PITY average Americans trying to keep track of what the CEOs of public companies earned last year. Chances are that the pay figures they see reported in their morning newspaper are different than the numbers firms are reporting.
It wasn’t supposed to be like this. The U.S. Securities and Exchange Commission’s (SEC) new rules for executive pay were supposed to make things clearer. Investors were supposed to be able to get a single pay figure they could rely on.
Take the Associated Press (AP), the most widely read news service in America, as an example. It has decided it’s not using the total compensation figures the SEC requires companies to report in their summary pay tables.
Consequently, what AP is reporting in its stories to hundreds of mainstream news outlets around the country differs sharply from what investors are reading in SEC filings. The figures may be higher or lower, and it’s not exactly clear why, as I’ll explain in a moment.
First, here are examples of AP amounts for CEOs compared to the totals companies reported to the SEC in their summary compensation tables. In all but two of these examples, which I just pulled at random from the last few days’ AP reports, the news agency reported lower numbers than companies reported in their proxy statements:
EMC CEO Joseph M. Tucci (click on links to view source articles/SEC filings)
AP: $2.53 million
Proxy: $20.21 million
Intel CEO Paul S. Otellini
AP: $6.18 million
Proxy: $9.8 million
El Paso Corp CEO Douglas L. Foshee
AP: $5.2 million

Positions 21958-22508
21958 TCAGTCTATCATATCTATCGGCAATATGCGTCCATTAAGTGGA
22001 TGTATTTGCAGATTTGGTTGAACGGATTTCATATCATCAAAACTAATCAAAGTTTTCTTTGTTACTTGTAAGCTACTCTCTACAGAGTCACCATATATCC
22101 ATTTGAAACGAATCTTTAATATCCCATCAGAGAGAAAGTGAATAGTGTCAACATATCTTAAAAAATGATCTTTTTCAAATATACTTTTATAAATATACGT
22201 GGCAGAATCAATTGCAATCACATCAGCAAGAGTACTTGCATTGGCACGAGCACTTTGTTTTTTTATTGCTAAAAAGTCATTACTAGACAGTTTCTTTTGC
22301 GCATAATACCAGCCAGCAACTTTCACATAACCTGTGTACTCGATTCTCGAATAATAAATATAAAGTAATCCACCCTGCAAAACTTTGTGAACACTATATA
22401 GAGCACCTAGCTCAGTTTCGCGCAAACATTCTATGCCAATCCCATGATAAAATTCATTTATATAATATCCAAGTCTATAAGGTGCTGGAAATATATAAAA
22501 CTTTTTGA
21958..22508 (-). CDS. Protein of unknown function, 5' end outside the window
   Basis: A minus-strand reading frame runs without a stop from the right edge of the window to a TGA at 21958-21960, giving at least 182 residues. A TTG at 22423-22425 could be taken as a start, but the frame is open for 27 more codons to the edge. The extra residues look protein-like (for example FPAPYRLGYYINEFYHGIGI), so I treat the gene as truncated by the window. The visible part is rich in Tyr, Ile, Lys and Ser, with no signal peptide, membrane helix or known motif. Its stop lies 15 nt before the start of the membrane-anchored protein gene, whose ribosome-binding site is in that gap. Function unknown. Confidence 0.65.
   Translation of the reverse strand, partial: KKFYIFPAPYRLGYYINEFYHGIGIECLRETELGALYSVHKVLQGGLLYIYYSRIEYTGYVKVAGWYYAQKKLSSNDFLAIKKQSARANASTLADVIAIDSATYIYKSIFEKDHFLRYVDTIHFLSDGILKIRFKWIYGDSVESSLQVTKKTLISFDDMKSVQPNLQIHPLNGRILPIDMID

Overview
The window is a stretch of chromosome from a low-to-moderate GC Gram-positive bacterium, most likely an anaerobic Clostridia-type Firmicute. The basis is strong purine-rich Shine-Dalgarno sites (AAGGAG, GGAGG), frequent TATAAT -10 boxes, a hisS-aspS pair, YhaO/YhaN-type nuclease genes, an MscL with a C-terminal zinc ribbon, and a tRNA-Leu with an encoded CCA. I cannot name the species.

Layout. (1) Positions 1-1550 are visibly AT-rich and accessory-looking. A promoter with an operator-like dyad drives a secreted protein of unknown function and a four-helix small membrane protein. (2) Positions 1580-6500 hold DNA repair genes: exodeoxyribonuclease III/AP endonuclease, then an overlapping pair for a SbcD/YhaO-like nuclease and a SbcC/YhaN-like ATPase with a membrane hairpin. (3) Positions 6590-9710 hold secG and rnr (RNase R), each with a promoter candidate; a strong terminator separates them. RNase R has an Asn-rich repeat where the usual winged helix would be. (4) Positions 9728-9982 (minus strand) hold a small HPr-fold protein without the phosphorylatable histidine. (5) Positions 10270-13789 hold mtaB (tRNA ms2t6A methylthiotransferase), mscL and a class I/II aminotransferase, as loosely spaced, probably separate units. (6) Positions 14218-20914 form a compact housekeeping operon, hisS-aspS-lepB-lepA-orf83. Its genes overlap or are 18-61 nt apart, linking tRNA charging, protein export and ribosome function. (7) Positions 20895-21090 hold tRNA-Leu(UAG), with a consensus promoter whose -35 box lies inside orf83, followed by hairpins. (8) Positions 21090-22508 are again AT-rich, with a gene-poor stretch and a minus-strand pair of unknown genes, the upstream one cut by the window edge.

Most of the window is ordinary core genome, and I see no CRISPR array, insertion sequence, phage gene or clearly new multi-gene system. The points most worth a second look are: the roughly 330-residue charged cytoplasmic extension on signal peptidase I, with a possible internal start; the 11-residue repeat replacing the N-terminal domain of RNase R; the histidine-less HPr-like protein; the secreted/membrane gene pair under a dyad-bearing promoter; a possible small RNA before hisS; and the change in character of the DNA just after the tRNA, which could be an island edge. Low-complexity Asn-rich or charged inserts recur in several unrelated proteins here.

Proxy: $5.9 million
Bear Stearns CEO James E. Cayne
AP: $38.1 million
Proxy: $6.2 million
Plum Creek CEO Rick R. Holley
AP: $3.5 million
Proxy: $4.6 million
Stanley Works CEO John F. Lundgren
AP: $5.6 million
Proxy: $6.2 million
UAL Corp Glenn Tilton
AP: $39.7 million
Proxy: $23.8 million
How did they do that?
Now, like many investors, you might be wondering how the AP is doing its math. But you may have to keep wondering because it’s not clear to me what they’re doing. That’s because I’ve seen two slightly different explanations in AP articles.
Here’s the first:
“The Associated Press’ calculations of total pay include executives’ salary, bonus, incentives, perks, above-market returns on deferred compensation and the estimated value of stock options and awards granted during the year. They may vary from the totals that companies report with the SEC.”
And here’s an expanded explanation of what AP is including and excluding from its sums. See the italicized last sentence:
“The Associated Press’ calculations of total pay include executives’ salary, bonus, incentives, perks, above-market returns on deferred compensation and the estimated value of stock options and awards granted during the year. The calculations do not include changes in the present value of pension benefits.”
I spent over 30 minutes trying to reconcile the AP’s figures for UAL Corp. I couldn’t work out what numbers they added to get their total of $39.7 million versus the SEC version of $23.8 million.
Mind you, it was at the end of a long day at the office and my brain was frazzled. Just like most folk trying to earn a living who don’t need the extra headache of trying to work out just how bad the story is.
This entire situation is a mess, a shame and, as the British love to say, one giant cock-up for investors.
I’m not taking sides here. I’m not qualified to say whose formula is the better one. But I am qualified to realize that having two sets of figures isn’t helpful. It breeds distrust. It makes something that is already discombobulating worse.